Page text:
At VantagePoint, we look forward to the NRA Show in Chicago every year — not only for the food samples (although that’s part of it), but also filling up on what our clients, their competitors and other heavyweights in the industry are up to. This year there were 14 VantagePoint team members walking the floor, so perhaps you saw one of us taking in a demo, perusing your booth or sitting in on an educational session.
One of the most beneficial parts of having so many of us at the show was the discussion that happened after. From best practices to unfortunate misses and new ideas, we were not short on NRA Show 2015 observations. So while it’s tempting either to take time to catch our breath or to dive into the projects that were set aside until after the busy tradeshow season, let’s first take a moment to look back at what we’ve learned.
Here are a few of our top takeaways from this year’s show:
1. Newness matters. For those of us who have been to NAFEM and NRA for a few years, we caught ourselves walking right past booths that appeared to be the same as in previous shows, subconsciously making the assumption that there wasn’t anything new to discover. That made us wonder: how many operators and other decision-makers did the same and potentially missed out on new offerings? Try this: While there’s nothing wrong with designing a booth that will last you several years, consider adding a “What’s New” station in a visible place or switching out a few key graphics to help tell passers by that you’re worth the stop.
2. What are you selling, anyway? When attendees walk by your booth, can they immediately tell what you have to offer based on your messaging, graphics and products on display? We had a few new people at the show with us this year, and it was interesting to hear questions like “What do they do?” when walking by a booth. Try this: Take a hard look at your booth and consider the perspective of attendees. Are your products (or pictures of your products) highly visible? Is your messaging clear and focused about what you offer or why you’re different? Don’t make assumptions about how aware prospects are of your brand.
3. It’s all fun and games until… There were several booths with fun contests, games and photo booths to draw people in and capture leads. And with two days to spend walking the floor, a few of us participated in every one of them we saw. In one booth, we played a game and left without understanding what exactly they were selling. In another, we asked if we could use the photo booth, and no one tried to talk to us or help us. Seems like a missed opportunity, right? Try this: If you’re going to invest in a contest, game or photo booth, make sure it’s properly branded and messaged, and make sure someone is tasked with making the connection with prospects. Sure, some people might just play the game for fun, but you don’t want to risk prospects walking away because it’s too hard to connect with someone.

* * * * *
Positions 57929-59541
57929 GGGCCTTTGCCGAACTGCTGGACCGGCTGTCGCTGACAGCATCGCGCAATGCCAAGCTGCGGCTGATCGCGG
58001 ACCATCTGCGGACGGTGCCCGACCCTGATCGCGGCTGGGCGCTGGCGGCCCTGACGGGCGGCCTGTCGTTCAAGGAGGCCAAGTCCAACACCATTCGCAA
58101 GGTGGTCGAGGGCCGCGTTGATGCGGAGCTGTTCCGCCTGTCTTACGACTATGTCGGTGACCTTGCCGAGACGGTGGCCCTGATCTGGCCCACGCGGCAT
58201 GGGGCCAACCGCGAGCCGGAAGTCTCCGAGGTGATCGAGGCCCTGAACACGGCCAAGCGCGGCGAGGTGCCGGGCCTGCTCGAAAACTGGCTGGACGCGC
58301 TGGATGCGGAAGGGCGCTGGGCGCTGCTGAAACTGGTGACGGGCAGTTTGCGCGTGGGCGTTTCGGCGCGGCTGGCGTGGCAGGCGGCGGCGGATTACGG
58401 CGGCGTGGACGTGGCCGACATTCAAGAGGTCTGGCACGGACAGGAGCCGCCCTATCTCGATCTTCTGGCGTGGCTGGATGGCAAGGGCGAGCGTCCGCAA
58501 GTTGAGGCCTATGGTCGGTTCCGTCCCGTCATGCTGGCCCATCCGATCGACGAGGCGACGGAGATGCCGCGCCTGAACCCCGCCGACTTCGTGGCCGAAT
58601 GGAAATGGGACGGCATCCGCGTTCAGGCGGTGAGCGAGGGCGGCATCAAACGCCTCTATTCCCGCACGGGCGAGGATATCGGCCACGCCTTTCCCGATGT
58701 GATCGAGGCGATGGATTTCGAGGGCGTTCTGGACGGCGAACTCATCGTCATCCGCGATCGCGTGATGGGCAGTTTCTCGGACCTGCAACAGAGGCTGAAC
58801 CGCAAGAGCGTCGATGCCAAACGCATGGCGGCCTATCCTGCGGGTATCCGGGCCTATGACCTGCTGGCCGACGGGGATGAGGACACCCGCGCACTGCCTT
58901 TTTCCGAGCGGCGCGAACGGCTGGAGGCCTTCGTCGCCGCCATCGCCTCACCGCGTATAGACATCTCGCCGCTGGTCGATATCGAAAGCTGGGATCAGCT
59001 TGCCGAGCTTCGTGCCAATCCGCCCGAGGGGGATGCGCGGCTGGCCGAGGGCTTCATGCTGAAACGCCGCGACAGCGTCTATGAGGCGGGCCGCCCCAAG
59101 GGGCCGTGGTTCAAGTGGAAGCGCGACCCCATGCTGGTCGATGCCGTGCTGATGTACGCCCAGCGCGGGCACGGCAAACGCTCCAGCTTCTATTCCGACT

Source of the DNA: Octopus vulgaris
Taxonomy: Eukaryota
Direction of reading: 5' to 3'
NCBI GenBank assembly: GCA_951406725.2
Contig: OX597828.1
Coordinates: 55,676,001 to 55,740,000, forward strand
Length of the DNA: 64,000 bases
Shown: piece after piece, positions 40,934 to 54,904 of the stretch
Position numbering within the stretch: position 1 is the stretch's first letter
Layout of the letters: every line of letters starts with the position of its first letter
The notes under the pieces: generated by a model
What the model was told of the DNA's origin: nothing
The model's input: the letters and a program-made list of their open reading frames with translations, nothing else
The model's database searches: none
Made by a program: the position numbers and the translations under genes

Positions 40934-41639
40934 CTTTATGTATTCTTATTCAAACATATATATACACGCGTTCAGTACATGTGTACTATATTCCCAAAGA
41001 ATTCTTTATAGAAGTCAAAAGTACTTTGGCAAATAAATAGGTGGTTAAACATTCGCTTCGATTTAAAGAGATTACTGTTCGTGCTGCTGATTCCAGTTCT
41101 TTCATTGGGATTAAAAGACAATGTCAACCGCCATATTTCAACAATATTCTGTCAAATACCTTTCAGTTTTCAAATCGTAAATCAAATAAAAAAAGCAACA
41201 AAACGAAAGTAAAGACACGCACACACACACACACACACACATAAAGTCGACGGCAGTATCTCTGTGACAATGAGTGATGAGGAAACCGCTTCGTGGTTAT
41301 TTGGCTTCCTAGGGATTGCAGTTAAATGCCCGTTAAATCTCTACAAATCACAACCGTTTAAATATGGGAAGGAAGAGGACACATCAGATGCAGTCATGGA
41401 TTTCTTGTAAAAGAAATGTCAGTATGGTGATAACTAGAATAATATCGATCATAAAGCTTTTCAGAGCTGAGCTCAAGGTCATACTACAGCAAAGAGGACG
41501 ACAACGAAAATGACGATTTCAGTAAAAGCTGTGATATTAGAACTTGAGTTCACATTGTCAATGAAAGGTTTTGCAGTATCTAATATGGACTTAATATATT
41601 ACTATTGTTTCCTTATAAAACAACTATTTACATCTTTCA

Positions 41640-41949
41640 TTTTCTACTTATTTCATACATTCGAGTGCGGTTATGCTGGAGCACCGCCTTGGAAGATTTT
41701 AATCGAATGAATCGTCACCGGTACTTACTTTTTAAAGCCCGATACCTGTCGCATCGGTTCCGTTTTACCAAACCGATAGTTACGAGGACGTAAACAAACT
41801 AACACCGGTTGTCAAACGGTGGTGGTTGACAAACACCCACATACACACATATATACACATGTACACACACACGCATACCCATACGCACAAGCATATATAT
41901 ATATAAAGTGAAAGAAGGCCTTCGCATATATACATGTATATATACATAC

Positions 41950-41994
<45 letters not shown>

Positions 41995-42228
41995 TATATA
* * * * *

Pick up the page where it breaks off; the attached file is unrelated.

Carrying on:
4. Creativity counts. Many attendees can only be at the show for a day or two, limiting the number of booths they visit and conversations they have. Perhaps your product or service isn’t on their short list of must-see booths, but there’s still a chance to attract them as they pass by. Two booths that impressed us were Tabasco and Steelite International, a glassware and dinnerware supplier. Tabasco pulled people in with Tabasco ice cream (who isn’t curious about that?), and Steelite hosted a mixologist demonstrating drink ideas using Steelite products. Both examples go beyond the expected taste tests and product displays to invite prospects into the booth.
Try this: Start by thinking what’s of value to your target audience — such as expert advice or creative menu ideas — and then about how you might help fulfill that experience, using your people, your products and your booth space. Demonstrating your creativity and expertise will go further than just another food handout.
5. Own what you’re good at. Yes, sustainability is a trend. Yes, healthier menus are becoming increasingly important. Yes, operators are looking to cut costs. But that doesn’t mean that your company needs to check all of those boxes in the eyes of buyers. Trying to be too many things to too many people dilutes your message — and your trade show presence — making it easy to pass you by out of confusion. My favorite messaging from the entire show was in this small inline booth by Chocolate Shoppe Ice Cream. They didn’t spend time trying to promote a low-cal option or tell how their cows are fed. They simply offer delicious and fattening ice cream, and people love it. Works for me.
Try this: Decide what it is that you do or offer that’s truthful and important, and lead with it. Or, if you have varied product lines with different messages, find a way to connect the dots for prospects. There will always be secondary messages you need to share, and that’s fine. Just make sure you have the audience first.
These are just a few of the observations and ideas from the NRA Show being discussed at VantagePoint, but I think the most important thing to remember is that making changes to your booth presence takes time and effort. So as we all get back to post-tradeshow-season catch-up, let’s mark time on the calendar to start planning for the next show before it’s too late!